Professor and sculptor Ted Prescott traces the history of nudity in art from the Greco-Roman period through the Renaissance, and to the current trends in modern advertising. According to Prescott, the difference between the depiction of the body in art and in advertising has to do with the ends the two disciplines hope to achieve. Advertisements, as opposed to art, use nudity to attract potential consumers to products. While advertisements can be artistically and aesthetically pleasing, their primary purpose is to convince people of their need for the product. The body becomes, according to Prescott, “a stylized piece of furniture on which to hang a product.”
Painter Ed Knippers discusses how the Christian doctrines of the Incarnation and the Lord’s Supper influence his painting. In his fleshy portraits of biblical characters, Knippers attempts to capture the reality and mystery of the human body without reducing it to a wooden object or exalting it to the status of an idol. Knippers insists that physicality is a gift from God that must be appreciated but not worshipped. The artist’s challenge is to strike the balance between these polar interpretations of the flesh.
Martha Bayles discusses her book on popular music, Hole in Our Soul, in which she examines how modernist notions about science and the nature of truth have led to a loss of beauty and meaning in art. Bayles explains how the increasing emphasis on empirical data as the only measure of truth relegated both religion and art to the purely subjective sphere. This development paved the way for “introverted” modernism, a movement that disconnected art from any accountability to reality, preferring to celebrate art for art's sake. Bayles's book focuses on the reaction against this elitist trend that began with Dadaism after World War I and reached its apex with the music of Janis Joplin in the late 1960s. For “perverse” modernists, art is a means for shocking people, according to Bayles.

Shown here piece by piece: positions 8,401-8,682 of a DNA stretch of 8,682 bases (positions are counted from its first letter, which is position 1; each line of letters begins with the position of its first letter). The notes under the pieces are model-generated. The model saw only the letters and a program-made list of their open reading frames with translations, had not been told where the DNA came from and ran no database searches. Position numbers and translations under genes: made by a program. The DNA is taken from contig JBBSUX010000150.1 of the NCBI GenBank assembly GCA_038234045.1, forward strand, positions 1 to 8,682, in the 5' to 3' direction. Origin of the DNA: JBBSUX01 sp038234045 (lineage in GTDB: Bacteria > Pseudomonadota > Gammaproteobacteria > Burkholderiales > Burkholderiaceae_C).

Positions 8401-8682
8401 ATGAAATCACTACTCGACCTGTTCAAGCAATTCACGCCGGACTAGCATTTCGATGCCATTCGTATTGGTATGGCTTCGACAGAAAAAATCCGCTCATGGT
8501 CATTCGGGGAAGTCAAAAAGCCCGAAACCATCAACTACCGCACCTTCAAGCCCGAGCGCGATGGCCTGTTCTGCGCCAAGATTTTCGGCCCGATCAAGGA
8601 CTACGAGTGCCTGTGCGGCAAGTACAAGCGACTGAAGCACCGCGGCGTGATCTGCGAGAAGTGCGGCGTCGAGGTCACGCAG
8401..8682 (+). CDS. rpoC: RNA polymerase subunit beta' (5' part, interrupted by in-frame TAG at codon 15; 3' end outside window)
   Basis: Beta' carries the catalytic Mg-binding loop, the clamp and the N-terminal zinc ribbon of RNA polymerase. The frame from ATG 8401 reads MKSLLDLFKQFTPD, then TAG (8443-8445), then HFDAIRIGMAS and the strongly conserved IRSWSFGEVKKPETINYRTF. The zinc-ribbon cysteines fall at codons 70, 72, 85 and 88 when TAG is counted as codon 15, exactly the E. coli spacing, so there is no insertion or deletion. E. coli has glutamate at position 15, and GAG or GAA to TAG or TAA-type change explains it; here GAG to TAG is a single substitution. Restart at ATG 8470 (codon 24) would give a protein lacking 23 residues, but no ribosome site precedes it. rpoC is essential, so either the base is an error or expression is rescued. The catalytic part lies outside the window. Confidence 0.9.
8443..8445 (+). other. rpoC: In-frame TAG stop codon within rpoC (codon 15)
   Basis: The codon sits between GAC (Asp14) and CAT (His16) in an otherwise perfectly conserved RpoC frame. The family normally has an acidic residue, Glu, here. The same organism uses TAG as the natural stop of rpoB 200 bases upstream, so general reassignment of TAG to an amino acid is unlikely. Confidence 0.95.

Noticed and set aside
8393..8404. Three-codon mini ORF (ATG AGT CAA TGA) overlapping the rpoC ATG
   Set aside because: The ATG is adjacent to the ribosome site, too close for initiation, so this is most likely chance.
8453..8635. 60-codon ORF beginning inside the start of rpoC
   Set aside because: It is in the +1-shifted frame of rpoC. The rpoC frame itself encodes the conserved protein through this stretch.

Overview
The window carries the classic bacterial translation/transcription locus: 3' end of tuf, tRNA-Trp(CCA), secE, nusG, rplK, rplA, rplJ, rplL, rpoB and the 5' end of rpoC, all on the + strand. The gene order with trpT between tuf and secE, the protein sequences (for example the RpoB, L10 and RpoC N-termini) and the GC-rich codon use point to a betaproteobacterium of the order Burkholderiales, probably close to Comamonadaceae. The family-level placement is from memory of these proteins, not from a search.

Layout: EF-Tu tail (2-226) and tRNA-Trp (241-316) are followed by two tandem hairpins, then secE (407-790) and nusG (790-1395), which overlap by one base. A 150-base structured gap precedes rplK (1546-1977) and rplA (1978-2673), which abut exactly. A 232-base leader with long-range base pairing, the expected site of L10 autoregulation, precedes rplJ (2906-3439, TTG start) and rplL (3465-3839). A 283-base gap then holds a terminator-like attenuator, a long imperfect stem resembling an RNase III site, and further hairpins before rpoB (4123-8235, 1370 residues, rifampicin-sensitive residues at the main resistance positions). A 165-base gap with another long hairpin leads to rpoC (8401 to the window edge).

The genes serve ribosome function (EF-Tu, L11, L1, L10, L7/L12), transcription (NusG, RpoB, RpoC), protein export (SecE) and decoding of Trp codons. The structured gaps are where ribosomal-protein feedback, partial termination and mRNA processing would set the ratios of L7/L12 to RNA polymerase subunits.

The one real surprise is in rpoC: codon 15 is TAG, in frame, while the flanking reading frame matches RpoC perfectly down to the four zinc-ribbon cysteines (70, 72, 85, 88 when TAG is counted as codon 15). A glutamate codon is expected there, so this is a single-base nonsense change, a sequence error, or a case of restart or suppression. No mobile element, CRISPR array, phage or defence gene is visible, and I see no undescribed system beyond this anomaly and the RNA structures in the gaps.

Social critic Christopher Lasch was deeply concerned about the individual and social consequences of what he dubbed “the culture of narcissism.” Professor Dominic Aquila, who studied with Lasch, explains how Lasch’s concern about self-absorption informed his critique of the state of American art and music in America. Lasch argued that art lost its reference point when it became separated from work or craftsmanship. Now that the arts are funded by the government or corporations, artists are no longer artisans, and their work has become increasingly self-referential, according to Lasch. This minimalism represents the loss of an artistic vocabulary. The artist’s inability to articulate anything of substance mirrors the widespread nihilism and faithlessness that troubled Lasch toward the end of his career.
Ethicist Gilbert Meilaender compares the popular slogan, “Practice random kindness and senseless acts of beauty” with classical and Christian ideas about virtue. This “bumper sticker morality” emphasizes impulsiveness over against the Aristotelian notion that virtues are habits of behavior that must be intentionally developed through discipline. Whereas Christian charity is grounded in a larger understanding of human beings and their relationship to God and one another, randomness resists connection with a broader ethical theory. Meilander also reminds us that true kindness requires a willingness to discipline and even wound.
In his book Technopoly: The Surrender of Culture to Technology, New York University communications theorist Neil Postman argues that technologies alter the way we think about the world. Postman asserts that Americans are now living in a "technopoly:" a culture in which technology has become sovereign over traditional modes of human association and social values. Rather than serving as a tool which helps solve specific problems, technology has become an end in itself: invention for the sake of invention. While Postman recognizes that inventions often confer benefits, he warns that they also limit possibilities (for example, one can no longer buy a Honda Accord without power windows). Technologies, according to Postman, are Faustian bargains: they giveth, but they also taketh away.
Literary critic Alan Jacobs reviews Robert James Waller's The Bridges of Madison County. This rendition of Erich Segal’s Love Story is predicated on the assumption that one should not think, only feel. Such excessive sentimentality encourages the reader to suspend judgment and reflection in order to indulge deliberately in emotion for its own sake. Jacobs contends that reflection reinforces and strengthens true emotions while exposing those feelings that are shallow and disingenuous. Sentimentalists such as Waller try to avoid this truth by keeping people from asking questions and by calling those who do insist on reflection “cynics.” Jacobs counters that Waller's shameless manipulation of his readers' emotions is the ultimate act of cynicism.